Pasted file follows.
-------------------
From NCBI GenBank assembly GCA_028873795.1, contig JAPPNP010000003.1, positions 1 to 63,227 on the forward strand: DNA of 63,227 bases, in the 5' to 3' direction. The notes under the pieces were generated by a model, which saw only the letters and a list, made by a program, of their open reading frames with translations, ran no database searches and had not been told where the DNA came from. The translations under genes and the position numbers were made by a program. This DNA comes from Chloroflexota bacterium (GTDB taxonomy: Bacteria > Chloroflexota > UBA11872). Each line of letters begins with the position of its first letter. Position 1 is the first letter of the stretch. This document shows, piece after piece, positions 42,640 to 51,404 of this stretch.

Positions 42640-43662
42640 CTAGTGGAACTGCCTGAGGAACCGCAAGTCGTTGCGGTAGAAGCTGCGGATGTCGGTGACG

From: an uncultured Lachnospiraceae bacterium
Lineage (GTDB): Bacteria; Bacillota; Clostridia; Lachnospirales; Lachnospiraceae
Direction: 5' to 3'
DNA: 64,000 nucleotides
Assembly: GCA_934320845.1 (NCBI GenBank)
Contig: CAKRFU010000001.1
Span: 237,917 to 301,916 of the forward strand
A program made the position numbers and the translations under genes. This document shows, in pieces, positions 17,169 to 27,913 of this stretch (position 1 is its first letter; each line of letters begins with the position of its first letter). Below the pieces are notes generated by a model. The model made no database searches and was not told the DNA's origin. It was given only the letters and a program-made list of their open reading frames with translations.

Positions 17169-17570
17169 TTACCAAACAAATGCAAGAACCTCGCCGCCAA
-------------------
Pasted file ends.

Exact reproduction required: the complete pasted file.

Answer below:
From NCBI GenBank assembly GCA_028873795.1, contig JAPPNP010000003.1, positions 1 to 63,227 on the forward strand: DNA of 63,227 bases, in the 5' to 3' direction. The notes under the pieces were generated by a model, which saw only the letters and a list, made by a program, of their open reading frames with translations, ran no database searches and had not been told where the DNA came from. The translations under genes and the position numbers were made by a program. This DNA comes from Chloroflexota bacterium (GTDB taxonomy: Bacteria > Chloroflexota > UBA11872). Each line of letters begins with the position of its first letter. Position 1 is the first letter of the stretch. This document shows, piece after piece, positions 42,640 to 51,404 of this stretch.

Positions 42640-43662
42640 CTAGTGGAACTGCCTGAGGAACCGCAAGTCGTTGCGGTAGAAGCTGCGGATGTCGGTGACG

From: an uncultured Lachnospiraceae bacterium
Lineage (GTDB): Bacteria; Bacillota; Clostridia; Lachnospirales; Lachnospiraceae
Direction: 5' to 3'
DNA: 64,000 nucleotides
Assembly: GCA_934320845.1 (NCBI GenBank)
Contig: CAKRFU010000001.1
Span: 237,917 to 301,916 of the forward strand
A program made the position numbers and the translations under genes. This document shows, in pieces, positions 17,169 to 27,913 of this stretch (position 1 is its first letter; each line of letters begins with the position of its first letter). Below the pieces are notes generated by a model. The model made no database searches and was not told the DNA's origin. It was given only the letters and a program-made list of their open reading frames with translations.

Positions 17169-17570
17169 TTACCAAACAAATGCAAGAACCTCGCCGCCAA